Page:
React Application : Things To Know Before Planning It

React is a client side scripting language developed by Facebook for handling the view layer of web application and mobile application. It contains simple component based architecture in which components are small unit used in representing data. These UI components are reusable and can be called multiple times.

React Features :

  • Declarative Design- React uses a declarative paradigm that makes it easy to describe as application.
  • Efficient – Through DOM simulation, React  minimize its interaction with DOM.
  • Flexibility – React works well with most of known libraries or frameworks.
  • JSX – JSX is an extension of JavaScript syntax. React development does not necessarily use JSX, but we recommend using it.
  • Components – Building components in React makes code easier to reuse and well suited for large project development.
  • One-Way Response Data Flow – React implements a one-way response data stream, reducing duplicate code, which is why it is easier than traditional data binding

React component:

var HelloMessage = React.createClass({

render: function() {

return <h1>Hello {this.props.name}</h1>;

}

});

ReactDOM.render(

<HelloMessage name="myname" />,

document.getElementById('example')

);

Here in above example of simple react component where React.createClass method is used to generate a component class HelloMessage. <HelloMessage /> Instance component class and output information.

Things to know:- Keep your component small because every good developer knows smaller class or module are easy to understand, test and maintain.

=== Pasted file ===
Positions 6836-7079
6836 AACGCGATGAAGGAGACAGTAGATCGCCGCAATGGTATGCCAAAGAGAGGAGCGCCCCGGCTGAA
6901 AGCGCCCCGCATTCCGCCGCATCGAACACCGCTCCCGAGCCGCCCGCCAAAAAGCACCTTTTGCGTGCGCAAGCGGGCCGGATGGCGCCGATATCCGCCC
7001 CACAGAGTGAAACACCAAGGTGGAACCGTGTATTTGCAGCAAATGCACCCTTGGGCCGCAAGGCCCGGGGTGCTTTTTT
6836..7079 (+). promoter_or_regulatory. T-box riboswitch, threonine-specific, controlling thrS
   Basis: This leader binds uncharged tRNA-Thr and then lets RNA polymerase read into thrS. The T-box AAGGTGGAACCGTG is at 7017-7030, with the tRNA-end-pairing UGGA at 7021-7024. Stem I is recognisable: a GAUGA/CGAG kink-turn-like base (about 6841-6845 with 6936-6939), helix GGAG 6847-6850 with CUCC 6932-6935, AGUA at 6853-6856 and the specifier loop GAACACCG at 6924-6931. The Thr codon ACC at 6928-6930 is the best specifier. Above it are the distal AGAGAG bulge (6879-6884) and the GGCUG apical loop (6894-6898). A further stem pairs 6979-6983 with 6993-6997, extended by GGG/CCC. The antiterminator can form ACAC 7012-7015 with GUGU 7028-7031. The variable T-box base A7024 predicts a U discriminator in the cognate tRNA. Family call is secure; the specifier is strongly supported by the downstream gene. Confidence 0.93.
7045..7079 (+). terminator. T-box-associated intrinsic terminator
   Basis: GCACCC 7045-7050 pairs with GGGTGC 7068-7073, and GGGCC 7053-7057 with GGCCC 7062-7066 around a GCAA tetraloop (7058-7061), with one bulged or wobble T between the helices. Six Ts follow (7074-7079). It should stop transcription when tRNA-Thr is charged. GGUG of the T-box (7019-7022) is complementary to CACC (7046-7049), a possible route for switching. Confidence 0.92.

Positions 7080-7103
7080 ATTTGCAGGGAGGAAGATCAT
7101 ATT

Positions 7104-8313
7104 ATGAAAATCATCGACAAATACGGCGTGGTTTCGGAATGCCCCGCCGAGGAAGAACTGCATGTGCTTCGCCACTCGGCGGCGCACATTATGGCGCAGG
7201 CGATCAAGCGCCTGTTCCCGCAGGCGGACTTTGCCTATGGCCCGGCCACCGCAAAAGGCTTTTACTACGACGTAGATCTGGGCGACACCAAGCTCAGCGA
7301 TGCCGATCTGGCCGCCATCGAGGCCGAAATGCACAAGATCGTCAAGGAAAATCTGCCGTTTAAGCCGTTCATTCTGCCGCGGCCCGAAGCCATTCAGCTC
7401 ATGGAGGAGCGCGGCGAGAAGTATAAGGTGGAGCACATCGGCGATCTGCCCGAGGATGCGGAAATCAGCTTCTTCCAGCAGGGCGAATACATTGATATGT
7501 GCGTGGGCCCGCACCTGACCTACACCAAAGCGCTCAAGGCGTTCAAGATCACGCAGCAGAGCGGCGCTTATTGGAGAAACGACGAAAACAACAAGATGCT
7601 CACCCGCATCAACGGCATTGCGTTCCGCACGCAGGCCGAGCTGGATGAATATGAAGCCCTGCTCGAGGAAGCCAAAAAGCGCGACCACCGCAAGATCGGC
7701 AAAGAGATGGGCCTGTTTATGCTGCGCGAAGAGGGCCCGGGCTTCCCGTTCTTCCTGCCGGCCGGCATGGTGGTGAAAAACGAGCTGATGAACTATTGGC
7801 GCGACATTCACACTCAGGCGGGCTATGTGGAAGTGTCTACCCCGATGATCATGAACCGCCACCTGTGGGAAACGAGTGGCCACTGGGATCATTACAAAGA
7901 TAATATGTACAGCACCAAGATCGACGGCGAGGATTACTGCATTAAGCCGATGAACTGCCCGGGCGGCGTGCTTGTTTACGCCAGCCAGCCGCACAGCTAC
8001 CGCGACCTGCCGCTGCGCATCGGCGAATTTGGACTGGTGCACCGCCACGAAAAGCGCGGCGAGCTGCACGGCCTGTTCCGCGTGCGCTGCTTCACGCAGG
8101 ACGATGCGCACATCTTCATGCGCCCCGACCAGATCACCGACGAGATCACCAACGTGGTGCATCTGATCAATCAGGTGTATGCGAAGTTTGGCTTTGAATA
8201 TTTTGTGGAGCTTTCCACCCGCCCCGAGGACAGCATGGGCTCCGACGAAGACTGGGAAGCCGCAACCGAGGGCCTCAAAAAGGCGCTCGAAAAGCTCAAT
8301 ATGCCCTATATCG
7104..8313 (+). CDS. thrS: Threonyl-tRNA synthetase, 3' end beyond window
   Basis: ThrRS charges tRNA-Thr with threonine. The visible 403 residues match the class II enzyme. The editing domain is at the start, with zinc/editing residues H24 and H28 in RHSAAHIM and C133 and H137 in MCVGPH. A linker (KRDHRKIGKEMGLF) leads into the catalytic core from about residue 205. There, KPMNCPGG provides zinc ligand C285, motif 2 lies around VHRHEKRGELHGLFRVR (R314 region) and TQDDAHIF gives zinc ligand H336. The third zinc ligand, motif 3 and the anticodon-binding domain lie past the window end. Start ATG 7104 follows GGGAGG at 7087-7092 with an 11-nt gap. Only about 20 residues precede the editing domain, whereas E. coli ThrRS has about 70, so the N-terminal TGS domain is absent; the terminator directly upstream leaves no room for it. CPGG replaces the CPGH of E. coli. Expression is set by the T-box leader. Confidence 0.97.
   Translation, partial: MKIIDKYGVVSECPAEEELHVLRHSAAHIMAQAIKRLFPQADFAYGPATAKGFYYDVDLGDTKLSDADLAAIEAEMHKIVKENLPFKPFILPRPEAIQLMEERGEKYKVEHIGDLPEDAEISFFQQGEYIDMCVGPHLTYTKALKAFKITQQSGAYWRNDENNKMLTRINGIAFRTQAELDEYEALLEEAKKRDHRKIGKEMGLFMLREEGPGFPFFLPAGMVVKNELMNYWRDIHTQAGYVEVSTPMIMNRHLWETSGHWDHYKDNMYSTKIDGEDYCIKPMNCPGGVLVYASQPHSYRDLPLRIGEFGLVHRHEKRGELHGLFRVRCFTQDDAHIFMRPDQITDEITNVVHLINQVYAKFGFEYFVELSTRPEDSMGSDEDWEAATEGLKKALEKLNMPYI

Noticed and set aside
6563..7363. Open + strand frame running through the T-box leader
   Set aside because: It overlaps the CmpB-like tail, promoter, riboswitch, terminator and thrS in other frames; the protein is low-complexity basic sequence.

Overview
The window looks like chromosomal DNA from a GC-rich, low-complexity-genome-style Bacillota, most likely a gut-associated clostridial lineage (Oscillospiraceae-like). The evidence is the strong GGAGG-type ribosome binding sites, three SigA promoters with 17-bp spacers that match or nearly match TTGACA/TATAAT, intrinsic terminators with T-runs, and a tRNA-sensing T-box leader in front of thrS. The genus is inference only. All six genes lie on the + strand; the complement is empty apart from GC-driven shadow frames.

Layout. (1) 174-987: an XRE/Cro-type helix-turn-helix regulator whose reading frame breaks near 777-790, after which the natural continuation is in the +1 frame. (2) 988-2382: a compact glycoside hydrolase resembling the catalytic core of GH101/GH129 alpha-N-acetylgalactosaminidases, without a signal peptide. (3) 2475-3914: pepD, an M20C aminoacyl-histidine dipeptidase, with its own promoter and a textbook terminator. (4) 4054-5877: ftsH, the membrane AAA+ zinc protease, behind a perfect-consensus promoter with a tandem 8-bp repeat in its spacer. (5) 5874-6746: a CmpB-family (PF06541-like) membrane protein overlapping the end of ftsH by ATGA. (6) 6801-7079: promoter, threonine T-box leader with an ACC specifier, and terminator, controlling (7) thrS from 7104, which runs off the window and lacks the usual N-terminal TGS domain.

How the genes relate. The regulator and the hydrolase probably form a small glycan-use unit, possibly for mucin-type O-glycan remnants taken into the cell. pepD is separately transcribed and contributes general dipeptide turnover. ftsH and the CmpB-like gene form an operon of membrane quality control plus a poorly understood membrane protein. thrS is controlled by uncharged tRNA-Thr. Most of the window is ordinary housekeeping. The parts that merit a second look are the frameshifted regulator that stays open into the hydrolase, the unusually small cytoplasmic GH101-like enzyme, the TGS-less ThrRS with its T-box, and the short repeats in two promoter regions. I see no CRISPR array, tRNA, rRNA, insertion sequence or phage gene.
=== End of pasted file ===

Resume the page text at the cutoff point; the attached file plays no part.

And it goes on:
React State:

React sees component as a State Machine and through this it interacts with the user to achieve a different state, rendering UI, user interface and data consistency.

React simply update the state of component and re-render the user interface based on this new state. Here is an example:-

var LikeButton = React.createClass({

getInitialState: function() {

return {liked: false};

},

handleClick: function(event) {

this.setState({liked: !this.state.liked});

},

render: function() {

var text = this.state.liked ? 'on' : 'off';

return (

<p onClick={this.handleClick}>

switch <b>{text}</b>

</p>

);

}

});

ReactDOM.render(

<LikeButton />,

document.getElementById('example')

);

The above example creates a LikeButton component, the getInitialState method is used to define initial state, i.e. an object that can be read via this state property. When user clicks on the component, it results in status changes, this.setState method modifies the status value, on each modification it automatically calls this render method, rendering the component again.

React Props:

The main difference between state and props is that props are immutable and state can change based on user interaction. This is why some container components need to define state to  update and modify data. Subcomponents can only pass data through props.